Much has been reported about Russian President Vladimir Putin's September 6 meeting with Western journalists and academics, just days after the tragedy at Beslan. What many of the reports have missed, however, was Putin's overt questioning of post-Soviet borders.
Georgia, the Kremlin's lead sparring partner of late, was clearly the main target of these statements. "No one asked Ossetians and the Abkhaz whether they want to stay in Georgia," Putin declared.
This declaration is no mere policy posturing. Separatists have allegedly used Russian arms in both Abkhazia and South Ossetia, and reports have circulated of Cossack and Trans-Dniester volunteers heading off to fight in both regions. Russian ships also reportedly enter Georgia's territorial waters without authorization. In addition, Russia has granted citizenship to large numbers of Abkhaz and Ossetians, while economic ties through investment or illicit trade have tacitly supported the leadership of these breakaway regions.
The Kremlin's policy in Georgia could possibly establish a precedent that may be applied to other territorial/border/ethnic minority issues, such as northern Kazakhstan, a heavily Russian area, Russian-speaking eastern Ukraine, and even Nagorno-Karabakh. In those potential instances, the possibility of border revision could be held above the heads of uncooperative neighbors like a sword of Damocles. For this reason, Moscow has supported various separatist causes throughout the former Soviet Union, ranging from the Trans-Dniester enclave in Moldova to Abkhazia in Georgia and Nagorno-Karabakh in Azerbaijan.
Security officials with whom our group of experts met in Moscow pointed out that, nearly 13 years after the demise of the Soviet Union, Russia has still not secured its borders with neighboring states. "We have not even decided whether we need to protect the borders of the Russian Federation, or [the frontier] of the former Soviet Union," one senior official said. The Beslan tragedy which took place inside the Russian Federation has helped focus the Russian leadership's attention on this issue.
At present, it appears that the Kremlin wants to pull South Ossetia and Abkhazia into Moscow's orbit. However, Putin's administration should tread carefully: exerting greater force over the two Georgian regions could inadvertently strengthen the case for Chechen separatism. Acknowledging the right of South Ossetians and Abkhaz to determine their own affairs, while seeking to deny the Chechens the same right, would expose the Kremlin as hypocritical.
Putin's actions and rhetoric in the aftermath of the Beslan tragedy do little to generate hope that Russia will contain the twin scourges of separatism and terrorism in the near future. For one, the Russian president has been reluctant to admit any missteps by his administration, even while recognizing mistakes made during the Soviet era. Putin acknowledged, for instance, that Soviet ideology suppressed real ethnic conflicts, and that up to 2,000 such conflicts throughout the former Soviet Union are frozen or simmer on. But the president's own decision to nominate rather than to elect regional governors will do little to correct this legacy within the Russian Federation. It will effectively do away with the concept of ethnic autonomy, which survived czarist imperialism, and was embraced by the Bolsheviks after the 1917 revolution.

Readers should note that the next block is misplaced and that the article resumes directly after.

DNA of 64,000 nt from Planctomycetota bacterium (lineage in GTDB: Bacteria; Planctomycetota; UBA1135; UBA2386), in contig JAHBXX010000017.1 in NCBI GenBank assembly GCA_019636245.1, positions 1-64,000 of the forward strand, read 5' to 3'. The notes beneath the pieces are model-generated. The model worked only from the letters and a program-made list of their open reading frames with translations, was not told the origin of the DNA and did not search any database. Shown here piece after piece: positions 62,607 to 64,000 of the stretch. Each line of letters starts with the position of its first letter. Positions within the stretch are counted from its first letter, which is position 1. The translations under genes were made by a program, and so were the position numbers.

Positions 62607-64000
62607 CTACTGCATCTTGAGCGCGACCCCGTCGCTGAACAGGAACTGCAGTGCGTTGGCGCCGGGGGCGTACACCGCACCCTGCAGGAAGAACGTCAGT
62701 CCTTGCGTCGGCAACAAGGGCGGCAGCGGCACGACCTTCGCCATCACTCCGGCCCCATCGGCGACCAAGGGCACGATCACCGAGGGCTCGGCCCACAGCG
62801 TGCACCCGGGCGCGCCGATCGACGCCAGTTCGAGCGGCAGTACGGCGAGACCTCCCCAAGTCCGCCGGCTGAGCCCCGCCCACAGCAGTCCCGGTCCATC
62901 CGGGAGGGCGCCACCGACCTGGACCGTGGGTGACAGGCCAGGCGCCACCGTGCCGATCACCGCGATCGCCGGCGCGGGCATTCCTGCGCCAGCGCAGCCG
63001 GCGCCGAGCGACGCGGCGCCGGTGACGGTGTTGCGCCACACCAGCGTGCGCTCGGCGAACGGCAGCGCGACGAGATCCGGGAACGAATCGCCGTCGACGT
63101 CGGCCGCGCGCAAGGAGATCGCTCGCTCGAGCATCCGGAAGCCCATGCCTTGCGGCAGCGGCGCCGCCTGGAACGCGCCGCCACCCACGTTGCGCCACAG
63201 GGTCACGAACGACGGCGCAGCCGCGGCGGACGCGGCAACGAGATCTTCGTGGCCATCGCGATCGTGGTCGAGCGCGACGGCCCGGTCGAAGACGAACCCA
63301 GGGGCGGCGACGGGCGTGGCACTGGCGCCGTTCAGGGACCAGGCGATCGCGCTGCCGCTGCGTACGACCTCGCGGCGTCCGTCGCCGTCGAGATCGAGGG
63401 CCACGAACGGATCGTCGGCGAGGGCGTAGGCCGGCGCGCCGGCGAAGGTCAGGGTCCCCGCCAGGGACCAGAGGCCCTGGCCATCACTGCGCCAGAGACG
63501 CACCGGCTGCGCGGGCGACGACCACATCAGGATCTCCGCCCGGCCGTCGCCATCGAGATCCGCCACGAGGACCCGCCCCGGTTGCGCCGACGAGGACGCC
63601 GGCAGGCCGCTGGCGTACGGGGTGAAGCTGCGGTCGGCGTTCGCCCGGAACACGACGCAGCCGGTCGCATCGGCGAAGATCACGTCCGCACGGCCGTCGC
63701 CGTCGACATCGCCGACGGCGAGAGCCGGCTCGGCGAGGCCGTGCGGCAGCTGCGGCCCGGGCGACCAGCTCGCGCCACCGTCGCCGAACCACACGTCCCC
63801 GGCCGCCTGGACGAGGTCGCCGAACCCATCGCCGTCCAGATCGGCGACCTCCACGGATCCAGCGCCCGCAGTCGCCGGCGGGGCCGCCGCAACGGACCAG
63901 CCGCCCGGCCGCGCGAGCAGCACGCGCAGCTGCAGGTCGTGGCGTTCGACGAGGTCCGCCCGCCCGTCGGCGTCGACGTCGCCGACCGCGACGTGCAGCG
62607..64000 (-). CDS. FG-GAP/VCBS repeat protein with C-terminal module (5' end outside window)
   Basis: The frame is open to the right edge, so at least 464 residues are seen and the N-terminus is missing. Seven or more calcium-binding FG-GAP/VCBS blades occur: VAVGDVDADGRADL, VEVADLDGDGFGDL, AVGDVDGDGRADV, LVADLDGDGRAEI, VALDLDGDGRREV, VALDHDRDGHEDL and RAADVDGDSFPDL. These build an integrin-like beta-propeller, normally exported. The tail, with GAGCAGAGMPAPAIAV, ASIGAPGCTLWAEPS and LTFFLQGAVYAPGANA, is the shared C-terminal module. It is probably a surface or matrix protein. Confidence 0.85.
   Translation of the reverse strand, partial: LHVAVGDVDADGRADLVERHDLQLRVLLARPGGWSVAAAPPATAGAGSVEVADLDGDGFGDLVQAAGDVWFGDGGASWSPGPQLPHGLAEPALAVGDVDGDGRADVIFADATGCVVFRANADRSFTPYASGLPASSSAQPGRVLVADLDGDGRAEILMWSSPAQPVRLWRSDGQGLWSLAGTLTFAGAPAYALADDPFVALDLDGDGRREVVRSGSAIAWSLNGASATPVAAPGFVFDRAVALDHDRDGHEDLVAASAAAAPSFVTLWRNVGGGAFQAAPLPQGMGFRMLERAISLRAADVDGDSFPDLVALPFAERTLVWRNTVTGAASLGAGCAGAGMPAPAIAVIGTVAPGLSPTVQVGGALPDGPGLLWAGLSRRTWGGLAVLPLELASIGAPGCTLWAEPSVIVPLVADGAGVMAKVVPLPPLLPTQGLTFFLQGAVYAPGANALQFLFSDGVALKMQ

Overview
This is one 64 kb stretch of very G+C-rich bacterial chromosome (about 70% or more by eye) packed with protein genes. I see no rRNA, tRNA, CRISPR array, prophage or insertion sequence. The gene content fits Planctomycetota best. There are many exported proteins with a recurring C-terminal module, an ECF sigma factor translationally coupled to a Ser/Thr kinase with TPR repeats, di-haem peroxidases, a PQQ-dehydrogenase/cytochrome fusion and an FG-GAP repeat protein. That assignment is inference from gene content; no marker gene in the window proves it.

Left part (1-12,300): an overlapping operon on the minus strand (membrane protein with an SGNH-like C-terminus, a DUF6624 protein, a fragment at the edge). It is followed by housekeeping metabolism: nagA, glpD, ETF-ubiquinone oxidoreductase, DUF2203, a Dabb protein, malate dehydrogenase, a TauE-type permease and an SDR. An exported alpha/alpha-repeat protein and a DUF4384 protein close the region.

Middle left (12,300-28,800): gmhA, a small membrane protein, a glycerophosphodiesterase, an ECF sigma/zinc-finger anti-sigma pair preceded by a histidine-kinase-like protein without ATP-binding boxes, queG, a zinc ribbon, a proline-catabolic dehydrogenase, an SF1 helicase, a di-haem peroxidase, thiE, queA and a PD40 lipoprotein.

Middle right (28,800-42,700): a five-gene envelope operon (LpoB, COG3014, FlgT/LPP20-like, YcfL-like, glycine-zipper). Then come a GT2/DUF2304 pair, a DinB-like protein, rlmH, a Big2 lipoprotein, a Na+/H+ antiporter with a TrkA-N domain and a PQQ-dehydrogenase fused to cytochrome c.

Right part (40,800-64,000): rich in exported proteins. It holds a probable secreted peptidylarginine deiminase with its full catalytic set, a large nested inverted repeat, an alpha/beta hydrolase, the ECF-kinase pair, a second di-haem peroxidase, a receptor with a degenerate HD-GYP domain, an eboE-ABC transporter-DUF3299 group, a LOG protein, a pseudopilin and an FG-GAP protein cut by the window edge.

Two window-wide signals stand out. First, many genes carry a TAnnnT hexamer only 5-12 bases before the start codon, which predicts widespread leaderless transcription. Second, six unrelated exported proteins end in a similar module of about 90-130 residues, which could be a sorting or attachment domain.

The poor performance by Russian intelligence and security forces before and during the Beslan hostage tragedy begged a question about Russia's cooperation with the West in fighting terrorism. In response, however, Putin launched a long tirade about the roles that the Soviet Union and the United States played over the past 25 years in turning Afghanistan into a terrorist haven.
Putin places much of the blame for Russia's misadventures in Chechnya on the West. "I have been tracking the issue for several years and have made up my mind", he said. The Western powers are interested in keeping Russia down and "involved in its own problem" by supporting Chechen separatism, Putin believes. Both the United States and Great Britain have granted political asylum to Chechen separatist leaders, he said, and Western intelligence services maintain contacts with Chechen fighters.
Putin decried the horrible conditions under which Stalin exiled the Chechens 60 years ago, and termed the first Chechen war, launched by predecessor Boris Yeltsin in 1994, as "probably a mistake." But what about the second war which he started in 1999? There was no discussion. Nor, he maintain, did the Chechen war have anything to do with the hostage-taking in Beslan.
Today, Russia is facing its demons in Beslan, in Chechnya, in the northern and southern Caucasus. These are trying times for Russia, its neighbors, its president, and its people. The question remains: can the Kremlin shrug off its nostalgia for the Soviet past? And with it, recognize the right of neighboring states to their borders? The security of Eurasia and Russia itself depends upon it.
Ariel Cohen, Ph.D., is Research Fellow at the Heritage Foundation and author of Russian Imperialism: Development and Crisis (Praeger/Greenwood 1998).
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